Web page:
High-Resolution Gamma-Ray Imaging with Columnar Scintillators and CCD/CMOS Sensors, and FastSPECT III: A Third-Generation Stationary SPECT Imager
AuthorMiller, Brian William
AdvisorFurenlid, Lars R
Barrett, Harrison H
MetadataShow full item record
PublisherThe University of Arizona.
RightsCopyright © is held by the author. Digital access to this material is made possible by the University Libraries, University of Arizona. Further transmission, reproduction or presentation (such as public display or performance) of protected items is prohibited except with permission of the author.
AbstractA new class of scintillation detector has emerged that combines columnar scintillators and CCD/CMOS sensors for high-resolution imaging. Originally developed for single-photon gamma-ray imaging, these detectors provide better than an order-of-magnitude improvement in spatial resolution compared to conventional photomultiplier tube (PMT)-based gamma cameras; sub-100 micron detector resolutions have been achieved. This work reviews the several detector configurations developed in recent years, with a specific emphasis on a type of CCD/CMOS detector developed at the Center for Gamma-Ray Imaging, which we call BazookaSPECT, that amplifies scintillation light using an image intensifier to achieve both high spatial resolution and high event-rate capability.Ongoing research into scintillator deposition techniques has led to a new form of scintillation material where crystallites are organized into columns. Similar to optical fibers, this columnar structure helps to channels scintillation light towards an exit face while restricting lateral light spread. However, because they are not perfect optical fibers, light spreads laterally and is absorbed by an amount relating to the interaction depth. Taking advantage of this phenomenon, we discuss the use of maximum-likelihood methods to estimate the 3D position and energy of gamma-ray interactions in columnar CsI(Tl)/EMCCD-based detectors.Finally, we present new imaging applications that have arisen from BazookaSPECT. These include the the development of a gamma-ray microscope using micro-coded apertures, feasibility studies for photon-counting digital mammography and eventually X-ray CT, and FastSPECT III -- a third generation small animal stationary SPECT imager. FastSPECT III system design, fabrication methods, data acquisition system, system calibration procedure, and initial tomographic reconstructions are presented.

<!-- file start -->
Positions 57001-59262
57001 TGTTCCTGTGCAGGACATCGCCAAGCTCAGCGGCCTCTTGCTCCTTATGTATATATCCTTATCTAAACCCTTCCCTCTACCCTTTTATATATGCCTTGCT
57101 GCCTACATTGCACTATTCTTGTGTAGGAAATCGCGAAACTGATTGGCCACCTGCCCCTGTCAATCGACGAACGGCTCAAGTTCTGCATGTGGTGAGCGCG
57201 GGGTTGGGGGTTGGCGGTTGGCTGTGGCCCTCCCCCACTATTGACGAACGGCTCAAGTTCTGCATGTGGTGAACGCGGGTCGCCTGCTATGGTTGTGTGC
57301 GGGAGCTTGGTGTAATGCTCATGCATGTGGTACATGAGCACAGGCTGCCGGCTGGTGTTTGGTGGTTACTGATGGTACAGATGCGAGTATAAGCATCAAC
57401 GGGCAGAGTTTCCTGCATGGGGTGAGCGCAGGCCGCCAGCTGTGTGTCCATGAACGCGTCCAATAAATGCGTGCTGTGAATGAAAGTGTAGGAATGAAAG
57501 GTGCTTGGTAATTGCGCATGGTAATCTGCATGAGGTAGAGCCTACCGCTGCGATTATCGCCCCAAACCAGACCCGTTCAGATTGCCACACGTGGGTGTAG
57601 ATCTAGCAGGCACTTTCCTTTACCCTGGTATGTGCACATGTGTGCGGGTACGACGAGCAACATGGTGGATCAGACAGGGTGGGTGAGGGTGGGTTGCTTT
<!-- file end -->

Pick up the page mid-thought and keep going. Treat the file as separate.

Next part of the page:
Degree ProgramGraduate College
Degree GrantorUniversity of Arizona